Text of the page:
But fresh fruits and vegetables also can spoil easily. And sometimes busy families can’t make several return trips to the supermarket each week.
If you are a client of Monongalia County Health Department’s Women, Infants, & Children (WIC) program, you will be happy to know that as of Oct. 1—Monday—you will have more options when you are shopping for food with eWIC cards, which are similar to credit cards and include a family’s WIC credits for a month.
To help parents deal with the problem of fruits and vegetables that spoil before you get to them, the new WIC guidelines allow for the purchase of frozen and canned fruits and vegetables.
Other additions to the WIC Approved Shopping Guide include whole wheat pasta, corn tortillas, a wider variety of whole wheat tortillas and whole grain rice, as well as some new types of cereals, including Cinnamon Chex, Vanilla Chex and Blueberry Chex.
Many families also will be happy to hear that organic infant foods will now be covered by the eWIC card.
And a much-requested item—yogurt—also has been added.
The new approved foods come from the state WIC office, with a statement that says the list was updated to “better meet the nutrition needs of WIC clients, offer more varieties of food and encourage better eating habits.”
Parents, said MCHD WIC nutritionist Patty Jo Barlow, are especially excited about the yogurt. “Other states have done it and we’ve been talking about it for a long time,” she added.
And in addition to placing additional whole grains on the list, there are new approved sizes as well, Barlow pointed out. Currently, WIC clients must get the 16-ounce size of bread, but as of Monday, they can get a 20-ounce or a 24-ounce loaf. “It increases the options,” Barlow said.
Remaining on the list are other favorites such as cheese, peanut butter, eggs, dried and canned beans and cereals.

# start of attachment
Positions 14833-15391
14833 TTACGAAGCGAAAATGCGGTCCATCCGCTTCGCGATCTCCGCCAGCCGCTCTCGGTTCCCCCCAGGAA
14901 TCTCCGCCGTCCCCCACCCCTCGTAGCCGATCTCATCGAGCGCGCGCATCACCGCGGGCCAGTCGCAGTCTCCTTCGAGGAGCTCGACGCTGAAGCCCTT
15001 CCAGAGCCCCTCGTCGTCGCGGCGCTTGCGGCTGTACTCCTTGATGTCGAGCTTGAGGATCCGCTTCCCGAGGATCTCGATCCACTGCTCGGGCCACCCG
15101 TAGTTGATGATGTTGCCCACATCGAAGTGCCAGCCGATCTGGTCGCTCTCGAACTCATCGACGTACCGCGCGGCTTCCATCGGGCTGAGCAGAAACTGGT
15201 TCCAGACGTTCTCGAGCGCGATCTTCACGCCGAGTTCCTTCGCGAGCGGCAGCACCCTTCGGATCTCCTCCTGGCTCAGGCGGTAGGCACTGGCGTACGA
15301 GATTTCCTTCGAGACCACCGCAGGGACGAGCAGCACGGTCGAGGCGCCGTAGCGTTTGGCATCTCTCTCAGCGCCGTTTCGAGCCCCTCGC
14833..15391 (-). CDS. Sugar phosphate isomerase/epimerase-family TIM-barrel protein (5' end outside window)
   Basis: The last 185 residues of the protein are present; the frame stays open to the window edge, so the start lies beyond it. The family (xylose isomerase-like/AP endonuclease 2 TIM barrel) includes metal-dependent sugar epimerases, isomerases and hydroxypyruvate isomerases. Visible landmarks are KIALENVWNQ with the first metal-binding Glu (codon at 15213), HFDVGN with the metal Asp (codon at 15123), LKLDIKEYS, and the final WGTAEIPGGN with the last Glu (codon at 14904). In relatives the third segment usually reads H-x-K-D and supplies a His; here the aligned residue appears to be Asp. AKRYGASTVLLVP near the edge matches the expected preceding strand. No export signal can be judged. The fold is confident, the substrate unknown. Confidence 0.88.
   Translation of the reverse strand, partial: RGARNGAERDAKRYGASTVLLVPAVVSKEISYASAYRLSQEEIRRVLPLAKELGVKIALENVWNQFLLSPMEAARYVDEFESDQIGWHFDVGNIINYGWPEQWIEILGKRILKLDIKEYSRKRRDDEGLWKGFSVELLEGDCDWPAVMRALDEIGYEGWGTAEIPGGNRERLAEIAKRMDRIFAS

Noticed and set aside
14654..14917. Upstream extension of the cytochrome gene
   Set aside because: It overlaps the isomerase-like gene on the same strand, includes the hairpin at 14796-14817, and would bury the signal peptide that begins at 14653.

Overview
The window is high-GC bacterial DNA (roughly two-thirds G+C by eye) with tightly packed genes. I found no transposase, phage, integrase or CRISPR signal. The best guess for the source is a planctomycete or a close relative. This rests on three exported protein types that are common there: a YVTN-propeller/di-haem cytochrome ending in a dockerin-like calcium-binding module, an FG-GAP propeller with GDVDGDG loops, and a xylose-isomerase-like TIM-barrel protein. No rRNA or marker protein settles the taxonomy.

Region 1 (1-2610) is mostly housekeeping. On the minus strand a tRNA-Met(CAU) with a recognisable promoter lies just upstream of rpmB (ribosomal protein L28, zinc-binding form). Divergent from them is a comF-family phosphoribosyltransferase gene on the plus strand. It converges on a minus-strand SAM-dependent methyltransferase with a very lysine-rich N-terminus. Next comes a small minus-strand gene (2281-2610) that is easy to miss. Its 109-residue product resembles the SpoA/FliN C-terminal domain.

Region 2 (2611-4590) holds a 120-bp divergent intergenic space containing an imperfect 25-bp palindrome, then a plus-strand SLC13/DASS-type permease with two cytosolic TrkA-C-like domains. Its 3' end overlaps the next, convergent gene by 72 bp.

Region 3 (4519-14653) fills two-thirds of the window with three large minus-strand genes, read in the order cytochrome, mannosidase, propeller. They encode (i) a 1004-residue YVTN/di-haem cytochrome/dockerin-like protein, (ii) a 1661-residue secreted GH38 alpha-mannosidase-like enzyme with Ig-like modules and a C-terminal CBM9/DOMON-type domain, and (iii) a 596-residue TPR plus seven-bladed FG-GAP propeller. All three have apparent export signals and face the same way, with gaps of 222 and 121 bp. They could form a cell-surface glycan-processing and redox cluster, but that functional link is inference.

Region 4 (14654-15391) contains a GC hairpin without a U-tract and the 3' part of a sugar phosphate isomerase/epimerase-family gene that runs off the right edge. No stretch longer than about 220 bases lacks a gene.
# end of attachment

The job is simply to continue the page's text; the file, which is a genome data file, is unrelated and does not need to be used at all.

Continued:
For those who are unfamiliar with WIC, its full name is Special Supplemental Nutrition Program for Women, Infants, & Children. WIC is a federal program administered by the United States Department of Agriculture. MCHD WIC covers six counties—Monongalia, Preston, Marion, Harrison, Doddridge and Taylor.
Assistance is provided to pregnant, breastfeeding and postpartum women and babies and children up to the age of 5 who qualify. Income guidelines allow a family of four who make $46,435 or less to utilize the program; for a family of three, it’s $38,443. For each additional family member, add $7,992 to that income.
In addition to food eWIC Cards, the program has been updated in another way, with WIC Shopper App that clients can download. Using the app on their smartphones, they can scan items at the grocery store to see if it’s WIC-approved.
“Not only are the food choices expanding, but technology associated with the program is streamlining the grocery shopping experience for WIC clients,” said Anne MacBride, MCHD WIC program manager.
Clients also receive nutrition education, individualized nutrition counseling, breastfeeding counseling, nutrition assessment, health and social service referrals and immunizations.
We also offer free breastfeeding classes that can be attended by any mothers in the community, whether they are WIC clients or not. In Morgantown, those classes are the first and third Wednesday of the month at 4 p.m. and the second Wednesday at 10 a.m. In Preston County, the classes are held at 11 a.m. on the first and third Thursday of the month.
Even if your family doesn’t qualify or need WIC services, perhaps you know someone who could benefit. Feel free to have them call us at 304-598-5181.
Who knows, there could be some yogurt with their name on it at their local supermarket.